Discussion in 'Fly Fishing Forum' started by Gregg H, Nov 30, 2009.
lol Awesome. Best post I've read in a while.
this concludes that i am correct. squawfish.
Look at the tail, Coho, ho, ho, ho, but this observation is only from 44 years working the field, Super Dave aka (BDD) will back me up.
Freaking AWESOME jackchinook!:rofl:
That's me, you got me man, you got me.
its a honooktic.
chinook for sureeeee
"Identify" MORE PICS FOUND!!
Man, if it weren't for those gums, I'd be sure it's a chinook! The tail looks more 'nookie than coho . . .
Just received emails from three different folks with letters following their names and Icthys specialization. I invited each to sign up to respond... Maybe they will.
Without coaching two said 100% Atlantic and for the reason I believe it is an Atlantic. The third is leaning heavy to Atlantic, but thinks it could conceivably be a chinook. All three said no on coho.
I refrained from guessing on the test photo because most of my texts include pyloric caeca as keying steps and I have difficulty counting them from the photo... I certainly think I know what it is, but am not in a guessing mood.
:rofl: Nice! :beer2:
King - My opinion based on several decades of professional and personal experience in fish identification and research on salmon. I would never rely 100% on a single general coloration patten to identify a fish to species such a gumline color or spotting to identify fish to species when there is a reasonable doubt as to the answer based on the sum of all other information.
Based on a relatively poor photo: King because of the relatively small eye. King because of the spotting that is small groups of checkerboard rather than round spots. King because of the shape and heavy shoulders. I wish I could see the peduncle better, but it looks thick and heavy like a king. King because of the anal fin shape and color.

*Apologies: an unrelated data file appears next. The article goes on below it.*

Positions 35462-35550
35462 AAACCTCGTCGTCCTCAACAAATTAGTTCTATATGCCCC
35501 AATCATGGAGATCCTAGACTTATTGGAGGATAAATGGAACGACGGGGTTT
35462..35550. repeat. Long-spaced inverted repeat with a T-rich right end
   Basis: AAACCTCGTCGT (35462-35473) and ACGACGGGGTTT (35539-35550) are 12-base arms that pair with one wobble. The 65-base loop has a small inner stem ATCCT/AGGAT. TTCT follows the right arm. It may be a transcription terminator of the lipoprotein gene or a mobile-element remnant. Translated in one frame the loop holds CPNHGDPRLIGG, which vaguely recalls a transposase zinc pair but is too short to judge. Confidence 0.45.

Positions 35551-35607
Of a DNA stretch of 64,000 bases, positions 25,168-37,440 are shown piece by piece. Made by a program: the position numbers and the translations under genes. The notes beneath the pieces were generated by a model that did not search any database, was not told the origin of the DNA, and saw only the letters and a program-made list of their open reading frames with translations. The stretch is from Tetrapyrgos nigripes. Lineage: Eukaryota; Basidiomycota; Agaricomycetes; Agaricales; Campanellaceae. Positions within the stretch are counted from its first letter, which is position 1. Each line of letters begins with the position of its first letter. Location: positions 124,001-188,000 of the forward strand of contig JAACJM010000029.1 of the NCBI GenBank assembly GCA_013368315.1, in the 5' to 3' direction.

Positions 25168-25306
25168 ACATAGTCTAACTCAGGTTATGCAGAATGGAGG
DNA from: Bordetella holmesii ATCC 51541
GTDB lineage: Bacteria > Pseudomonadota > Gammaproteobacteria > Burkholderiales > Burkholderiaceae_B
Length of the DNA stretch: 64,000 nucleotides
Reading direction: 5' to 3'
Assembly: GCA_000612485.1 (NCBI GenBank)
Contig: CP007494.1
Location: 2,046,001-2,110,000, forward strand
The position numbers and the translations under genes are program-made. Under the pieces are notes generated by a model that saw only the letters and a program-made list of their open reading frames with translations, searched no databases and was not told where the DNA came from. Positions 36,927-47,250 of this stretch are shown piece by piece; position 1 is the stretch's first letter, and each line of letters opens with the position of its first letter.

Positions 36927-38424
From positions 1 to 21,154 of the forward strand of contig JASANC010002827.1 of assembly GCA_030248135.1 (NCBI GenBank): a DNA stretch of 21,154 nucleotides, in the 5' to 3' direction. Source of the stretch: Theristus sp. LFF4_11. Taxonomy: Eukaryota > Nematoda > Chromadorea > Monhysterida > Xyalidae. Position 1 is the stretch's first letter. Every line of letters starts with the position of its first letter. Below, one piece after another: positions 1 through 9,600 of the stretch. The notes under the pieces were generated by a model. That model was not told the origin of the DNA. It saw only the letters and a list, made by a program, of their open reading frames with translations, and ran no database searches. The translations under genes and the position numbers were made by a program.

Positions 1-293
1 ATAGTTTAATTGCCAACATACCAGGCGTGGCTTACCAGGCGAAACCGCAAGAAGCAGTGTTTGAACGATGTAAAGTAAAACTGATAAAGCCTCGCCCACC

Atlantics tend to have large round spots on the cheek. Different build. Different MoJo.
My opinion. I could be wrong.
With that new shot of the gums, I'm gonna say Chinook. Final answer.
Also, as a side note: AAAAGGGGHH! The Cougs coug'd the Gonzaga game.
hap, in all genuine curiosity, i am wondering what exactly are the points of evidence that shows it is an atlantic salmon? I see that in previous comments, you've illiminated chinook and coho by the lack of specific features but have not identified features that indicates atlantic salmon.
as someone who does not have any experience with Atlantic salmon, what are the indicators of atlantic salmon?
haha ethen, my cousin and along with half of my highschool after they graduated ended up at the zoo, i was told when i go to a game, 1) get hammered 2) prepare to see them lose, if they win go party and the same goes for losing hahaha
Win or lose, Cougars booze.
7 pages with 96 post. cabin fever must be startin up out there eh?
Swine fricken flu and finally upright,,,,,,
ah yea there's the tail looks like it could be shiney and full of spots, can you say fresh KING SALMON, Chinook, whatever name you what to call them :thumb: